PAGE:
Books on CD: a terrible tale of marital conflict

July 04, 2005|By KEVIN COWHERD

MY WIFE and I arrived late to this business of listening to books on CD during long car trips, but already we see a vast new battleground for the marriage.

In fact, on a recent drive to New England, you could hear the first drumbeats of war as we pulled out of the driveway.

I wanted to listen to an Elmore Leonard novel, Tishomingo Blues.

She wanted to listen to the new Jane Fonda memoir, My Life So Far.

Look, we've been married for 27 years.

So I know how to play this game, OK?

Immediately, I caved in, hoping to induce the requisite guilt trip in her which would resolve the matter in my favor.

Unfortunately, she was already working on a reverse guilt trip - "No, no, we'll listen to your book" - which neutralized my plan and left us at a vicious stalemate.

So we ended up listening to neither book on the trip up, riding along in an icy silence alleviated occasionally by the car radio, a sports-talk station for me, a soft-rock station for her.

Frankly, even though books on CD are still new for me, I'm not a big fan of listening to them when I'm behind the wheel.

This is because when I'm driving, I tend to concentrate on the road and my singular mission out there, which is to avoid being killed by the hundreds of idiot drivers who seem bent on killing me every day.

So the CD book tends to receive something less than my full attention, which makes it kind of hard to follow the narrative.

For instance, I'll be driving along and hear the name of a character and I'll think: Hmmm, did they already mention this character and I wasn't paying attention?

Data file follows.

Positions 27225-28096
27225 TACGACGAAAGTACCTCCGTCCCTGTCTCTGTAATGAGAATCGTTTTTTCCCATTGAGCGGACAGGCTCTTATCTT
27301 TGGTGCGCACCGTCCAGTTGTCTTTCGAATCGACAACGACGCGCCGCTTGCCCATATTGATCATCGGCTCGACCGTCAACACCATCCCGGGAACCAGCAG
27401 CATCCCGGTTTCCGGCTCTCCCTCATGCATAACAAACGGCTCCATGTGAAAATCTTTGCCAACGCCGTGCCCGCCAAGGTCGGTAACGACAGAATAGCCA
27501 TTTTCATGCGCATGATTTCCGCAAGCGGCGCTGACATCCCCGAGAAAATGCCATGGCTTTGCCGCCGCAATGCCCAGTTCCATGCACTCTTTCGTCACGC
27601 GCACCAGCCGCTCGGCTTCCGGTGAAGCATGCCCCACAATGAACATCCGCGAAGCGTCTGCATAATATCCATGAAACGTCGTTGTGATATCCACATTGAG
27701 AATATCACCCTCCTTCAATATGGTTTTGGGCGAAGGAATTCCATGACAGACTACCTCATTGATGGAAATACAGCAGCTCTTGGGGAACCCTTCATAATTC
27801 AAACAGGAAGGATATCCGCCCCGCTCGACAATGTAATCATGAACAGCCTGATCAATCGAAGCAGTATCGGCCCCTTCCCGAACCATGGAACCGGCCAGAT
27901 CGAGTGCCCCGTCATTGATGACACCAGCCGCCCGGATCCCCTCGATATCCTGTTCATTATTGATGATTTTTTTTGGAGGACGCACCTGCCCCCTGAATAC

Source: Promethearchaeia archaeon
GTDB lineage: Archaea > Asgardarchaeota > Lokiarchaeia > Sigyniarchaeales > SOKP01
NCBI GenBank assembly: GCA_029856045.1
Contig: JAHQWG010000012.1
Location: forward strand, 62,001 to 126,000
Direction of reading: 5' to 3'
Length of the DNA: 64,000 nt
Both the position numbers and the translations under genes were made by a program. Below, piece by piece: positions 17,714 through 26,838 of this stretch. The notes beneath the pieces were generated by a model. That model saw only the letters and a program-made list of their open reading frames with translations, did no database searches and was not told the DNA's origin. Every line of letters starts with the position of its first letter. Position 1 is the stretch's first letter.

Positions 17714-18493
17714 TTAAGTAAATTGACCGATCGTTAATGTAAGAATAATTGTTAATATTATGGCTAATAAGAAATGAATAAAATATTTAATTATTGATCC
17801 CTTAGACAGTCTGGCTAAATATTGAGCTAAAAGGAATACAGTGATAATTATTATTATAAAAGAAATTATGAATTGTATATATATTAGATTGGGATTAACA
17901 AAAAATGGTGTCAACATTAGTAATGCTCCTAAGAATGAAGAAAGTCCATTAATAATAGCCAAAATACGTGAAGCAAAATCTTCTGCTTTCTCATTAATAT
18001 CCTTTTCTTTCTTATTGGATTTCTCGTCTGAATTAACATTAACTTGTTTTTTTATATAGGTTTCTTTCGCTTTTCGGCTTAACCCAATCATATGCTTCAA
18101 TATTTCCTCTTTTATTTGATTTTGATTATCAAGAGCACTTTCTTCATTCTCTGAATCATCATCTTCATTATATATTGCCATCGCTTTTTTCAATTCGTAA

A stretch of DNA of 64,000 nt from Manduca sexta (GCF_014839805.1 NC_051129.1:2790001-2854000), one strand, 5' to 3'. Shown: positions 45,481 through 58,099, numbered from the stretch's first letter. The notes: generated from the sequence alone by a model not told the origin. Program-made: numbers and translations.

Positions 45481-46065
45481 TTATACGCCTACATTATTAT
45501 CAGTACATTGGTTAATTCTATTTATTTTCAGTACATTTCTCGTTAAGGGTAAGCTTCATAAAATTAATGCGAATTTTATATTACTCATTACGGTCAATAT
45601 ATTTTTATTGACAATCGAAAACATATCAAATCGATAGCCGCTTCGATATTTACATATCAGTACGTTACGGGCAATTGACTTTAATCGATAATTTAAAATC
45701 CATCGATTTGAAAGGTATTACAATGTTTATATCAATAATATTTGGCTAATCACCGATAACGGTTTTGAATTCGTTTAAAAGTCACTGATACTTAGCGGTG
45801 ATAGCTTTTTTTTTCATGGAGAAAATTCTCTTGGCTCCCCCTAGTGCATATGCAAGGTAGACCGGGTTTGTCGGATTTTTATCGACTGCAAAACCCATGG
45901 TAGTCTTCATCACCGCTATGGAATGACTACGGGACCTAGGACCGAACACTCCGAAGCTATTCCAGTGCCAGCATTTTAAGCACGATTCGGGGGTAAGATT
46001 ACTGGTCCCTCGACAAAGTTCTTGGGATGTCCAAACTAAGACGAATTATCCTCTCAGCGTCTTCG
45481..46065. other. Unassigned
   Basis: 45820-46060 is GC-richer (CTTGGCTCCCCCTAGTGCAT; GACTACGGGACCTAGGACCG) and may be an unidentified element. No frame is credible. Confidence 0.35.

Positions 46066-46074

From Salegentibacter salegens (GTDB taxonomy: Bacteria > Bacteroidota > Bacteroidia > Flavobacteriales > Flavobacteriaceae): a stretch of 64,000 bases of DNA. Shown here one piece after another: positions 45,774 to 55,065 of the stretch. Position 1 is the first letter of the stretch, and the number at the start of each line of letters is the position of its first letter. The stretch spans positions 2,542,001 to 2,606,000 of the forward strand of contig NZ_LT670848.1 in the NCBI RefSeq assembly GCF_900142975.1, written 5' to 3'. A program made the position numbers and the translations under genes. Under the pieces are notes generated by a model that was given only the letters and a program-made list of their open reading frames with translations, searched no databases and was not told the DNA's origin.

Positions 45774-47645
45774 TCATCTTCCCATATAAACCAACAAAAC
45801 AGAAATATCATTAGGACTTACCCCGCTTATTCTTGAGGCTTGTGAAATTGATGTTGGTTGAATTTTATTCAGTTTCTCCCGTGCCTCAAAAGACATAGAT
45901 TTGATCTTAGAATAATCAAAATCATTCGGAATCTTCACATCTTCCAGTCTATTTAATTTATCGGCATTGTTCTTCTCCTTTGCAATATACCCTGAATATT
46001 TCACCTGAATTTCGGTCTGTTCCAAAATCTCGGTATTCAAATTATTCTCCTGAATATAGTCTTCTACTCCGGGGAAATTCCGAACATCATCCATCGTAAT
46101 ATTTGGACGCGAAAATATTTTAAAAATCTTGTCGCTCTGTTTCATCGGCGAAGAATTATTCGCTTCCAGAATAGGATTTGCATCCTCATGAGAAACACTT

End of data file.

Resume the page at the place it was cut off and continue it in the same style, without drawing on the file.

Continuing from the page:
Then, a second or two later, some lunatic in a black Acura will race past me at 90 mph, slam on the brakes and weave across two lanes of traffic to get to an exit ramp.

Who can concentrate on a book when you have this kind of stuff happening?

Are you kidding? I need a sedative when I'm behind the wheel, not a book on CD.

Also, there is this: Given the inability of most men to multitask, a CD book might be as dangerous as a cell phone in terms of disrupting concentration.

As has been noted here before, I no longer use a cell phone when driving, due to the fact that I can't even dial the thing without veering all over the road like a drunk.

Plus, whatever I'm talking about on a cell phone can usually wait till I get home. It's not like anyone's calling to ask me to be in the operating room in an hour.

With my luck, my final words on a cell phone - right before I plow into the back of a semi and my car bursts into flames - would be: "You want me to pick up a pizza?"

Oh, I can handle music when I drive.

But there's something about a phone conversation - and maybe a book on CD, too - that's too much for my little brain to handle.

You wonder, too, about the added stress that books on CD can bring to a marriage.

Long car trip, two people, he wants this book, she wants that one - it could be like the Bloods vs. the Crips before it's all over.

"Just find a book you both can enjoy," said the guy at the library when we took out our books on CD.



What planet are you on?

Ever been married, pal?

Look, picking out a book on CD you both can enjoy is like finding a movie you both can enjoy.

In other words, it's nearly impossible. In all the time we've been married, my wife and I have seen maybe five movies we both liked.

When I tick off the greatest movies of all time, the ones everyone would agree on - The Godfather, Goodfellas, Patton, The Godfather Part II, Raging Bull - she rolls her eyes.

Then she counters with Gone With the Wind, The Exorcist, Thelma and Louise, Dolores Claiborne and It's a Wonderful Life.

(Which leaves me standing there, mouth agape, thinking: Dolores Claiborne? )

No, if we get into these books on CD, here's the way I see this whole thing working out on our trips.

I see one of us listening to a book on the car's CD player.

I see the other listening to a different book via headphones and a personal CD player.

It's the only way this can work out.

Otherwise it's back to the guilt trips - not that they can't be fun, too.

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